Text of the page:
Post Baby – Why I’ve changed

So your friend has had a baby. Are you thinking any of the following?

“She’s changed”

“She never answers the phone and takes three days to reply to my texts”

“All she talks about is the baby”

“She’s replaced me for her new mummy friends”

Well, let me speak up for all the new mums who are too polite and frankly don’t have the time to defend themselves.

Having a baby changes absolutely everything. I was convinced things only really changed if you let them – and there were so many things that I certainly wouldn’t let change. I now mock the old me who must have lived in a fantasyland.

This BB (before baby) me planned to keep up an active social life; I would go out on Fridays while my husband stayed in and we’d swap on Saturdays. Why wouldn’t that work?

I thought we could keep up our schedule of visiting our baby-free couple friends around the country or hosting them. I knew that the itinerary for the weekend visits would obviously change but couldn’t see why we couldn’t sustain these visits. After all, babies sleep in cars and what else are travel cots for? Right?

I was also incredibly naïve as to think I may have time to fill during maternity leave. A year was a long time and I like always having something to do; this would be the ideal opportunity to decorate the house, sign up to a course and do those little tasks like I never got around to doing such as putting my thousand photographs into albums. I’d definitely be able to do that.

So, how has it all worked out? I haven’t achieved anything during my maternity leave which hasn’t been caring for the immediate needs of my baby; my landing is half painted and my drawer is still stuffed with photographs. I think I managed to go out twice in the first six months. We visited our friends once but what used to be a three hour drive turned into seven hours of torment – screaming, multiple stops, exploding nappies and sick. The thought of a long journey now still genuinely fills me with fear.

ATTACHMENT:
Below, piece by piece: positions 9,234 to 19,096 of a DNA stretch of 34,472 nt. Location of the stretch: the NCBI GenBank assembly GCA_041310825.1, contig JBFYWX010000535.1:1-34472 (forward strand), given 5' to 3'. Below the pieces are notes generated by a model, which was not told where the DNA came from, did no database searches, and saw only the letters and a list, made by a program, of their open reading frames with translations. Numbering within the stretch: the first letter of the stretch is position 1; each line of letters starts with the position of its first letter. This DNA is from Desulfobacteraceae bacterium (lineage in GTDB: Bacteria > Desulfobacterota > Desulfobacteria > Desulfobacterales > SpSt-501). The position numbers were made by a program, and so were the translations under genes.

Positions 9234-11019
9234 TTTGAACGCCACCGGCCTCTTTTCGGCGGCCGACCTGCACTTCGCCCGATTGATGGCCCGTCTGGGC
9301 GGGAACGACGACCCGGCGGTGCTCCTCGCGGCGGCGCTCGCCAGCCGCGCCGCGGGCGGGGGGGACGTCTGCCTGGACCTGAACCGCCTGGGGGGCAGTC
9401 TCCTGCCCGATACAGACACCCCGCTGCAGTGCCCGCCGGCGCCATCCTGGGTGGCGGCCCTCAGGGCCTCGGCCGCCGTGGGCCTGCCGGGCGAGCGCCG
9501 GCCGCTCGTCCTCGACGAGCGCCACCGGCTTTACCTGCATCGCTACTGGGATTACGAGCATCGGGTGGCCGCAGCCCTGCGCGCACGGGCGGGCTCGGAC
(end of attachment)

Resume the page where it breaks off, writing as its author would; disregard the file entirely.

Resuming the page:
However, what perhaps I don’t realise is that everyone I’ve left behind in my BB fantasyland must still have the same assumptions I did and now think I’ve either gone nuts or become a very bad friend.

The reality is that there is no time in my life anymore. If you are baby free, you can’t fully understand. But trust me. New mums are not trying to edge their old friends out of their baby bliss-filled lives. We are chronically time (and sleep) deprived.

It’s not necessarily that being a mum is difficult – although it is at times – it’s the intensity of the job. Some days we can’t shower or even eat anything until tea time. We’re not deliberately ignoring your missed call or text, it’s just further down the list of priorities than trying to keep our babies and ourselves alive because we don’t have a clue what we’re doing and while it sounds dramatic, at times it really does feel like all we’re trying to do is survive!

I miss my old friends; really miss them. Of course we’re still friends but I don’t get to see them as much as I used to. And it’s really sad. So this is my plea to all baby-free friends:

We’re sorry we can’t be as good a friend as we used to be. Our lives have changed beyond recognition; we’re struggling to learn how to look after a little tiny person and we are so so so tired. But please understand that you are still wanted and needed perhaps more now than ever. Do you know how many mums I meet who feel lonely and are desperate for the support of a friend? Please keep on calling us. Please don’t stop inviting us out. Please come and visit us. Just bring cake.


2 thoughts on “Post Baby – Why I’ve changed

  1. I agree 100% you don’t have the time and energy really to do anything but take care of baby. I had this rule, il give it two years, when the girls are bigger il have a life, it’s almost three years and I’m not quite there yet, so I think the best thing is to just wing it and when the opportunity arise, go out and have some time with your old friends. Itl never be the right time.


  2. Pingback: Does baby brain exist? | It's for the baby

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